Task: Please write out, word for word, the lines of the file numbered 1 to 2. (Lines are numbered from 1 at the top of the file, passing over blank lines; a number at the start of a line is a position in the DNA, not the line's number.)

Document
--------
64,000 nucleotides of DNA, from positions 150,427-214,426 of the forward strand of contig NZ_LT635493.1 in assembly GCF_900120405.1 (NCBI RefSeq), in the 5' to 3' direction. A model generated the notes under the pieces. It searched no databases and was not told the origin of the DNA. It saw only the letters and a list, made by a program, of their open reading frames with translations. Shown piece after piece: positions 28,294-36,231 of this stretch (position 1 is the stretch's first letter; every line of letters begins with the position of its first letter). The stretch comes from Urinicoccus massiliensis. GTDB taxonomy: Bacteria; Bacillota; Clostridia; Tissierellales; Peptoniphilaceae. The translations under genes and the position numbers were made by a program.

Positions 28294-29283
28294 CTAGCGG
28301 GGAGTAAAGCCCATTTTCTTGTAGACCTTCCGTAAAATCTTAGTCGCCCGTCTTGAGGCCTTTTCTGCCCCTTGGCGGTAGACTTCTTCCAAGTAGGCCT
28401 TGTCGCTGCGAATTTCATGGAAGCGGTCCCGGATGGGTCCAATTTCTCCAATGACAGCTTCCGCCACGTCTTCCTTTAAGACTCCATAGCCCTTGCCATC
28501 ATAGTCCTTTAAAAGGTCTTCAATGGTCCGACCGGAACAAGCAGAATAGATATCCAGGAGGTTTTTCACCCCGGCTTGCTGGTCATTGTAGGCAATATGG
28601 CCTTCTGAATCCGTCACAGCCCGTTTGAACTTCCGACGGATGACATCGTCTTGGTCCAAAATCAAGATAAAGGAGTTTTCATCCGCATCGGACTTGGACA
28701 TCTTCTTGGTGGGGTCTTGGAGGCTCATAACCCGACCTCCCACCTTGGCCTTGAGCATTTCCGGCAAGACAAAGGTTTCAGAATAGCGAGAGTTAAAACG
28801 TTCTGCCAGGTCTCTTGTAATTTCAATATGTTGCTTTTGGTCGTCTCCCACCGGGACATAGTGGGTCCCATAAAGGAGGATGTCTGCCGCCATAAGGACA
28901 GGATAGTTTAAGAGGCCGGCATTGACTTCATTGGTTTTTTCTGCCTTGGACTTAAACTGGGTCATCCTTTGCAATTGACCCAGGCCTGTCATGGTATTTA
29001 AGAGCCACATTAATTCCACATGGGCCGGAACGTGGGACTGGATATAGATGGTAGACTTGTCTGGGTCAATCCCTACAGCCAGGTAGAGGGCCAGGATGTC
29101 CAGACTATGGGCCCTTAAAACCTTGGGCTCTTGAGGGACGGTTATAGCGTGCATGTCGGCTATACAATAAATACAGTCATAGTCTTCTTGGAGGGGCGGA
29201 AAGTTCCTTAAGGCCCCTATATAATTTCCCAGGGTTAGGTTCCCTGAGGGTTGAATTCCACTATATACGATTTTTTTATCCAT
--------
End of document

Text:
64,000 nucleotides of DNA, from positions 150,427-214,426 of the forward strand of contig NZ_LT635493.1 in assembly GCF_900120405.1 (NCBI RefSeq), in the 5' to 3' direction. A model generated the notes under the pieces. It searched no databases and was not told the origin of the DNA. It saw only the letters and a list, made by a program, of their open reading frames with translations. Shown piece after piece: positions 28,294-36,231 of this stretch (position 1 is the stretch's first letter; every line of letters begins with the position of its first letter). The stretch comes from Urinicoccus massiliensis. GTDB taxonomy: Bacteria; Bacillota; Clostridia; Tissierellales; Peptoniphilaceae. The translations under genes and the position numbers were made by a program.

Positions 28294-29283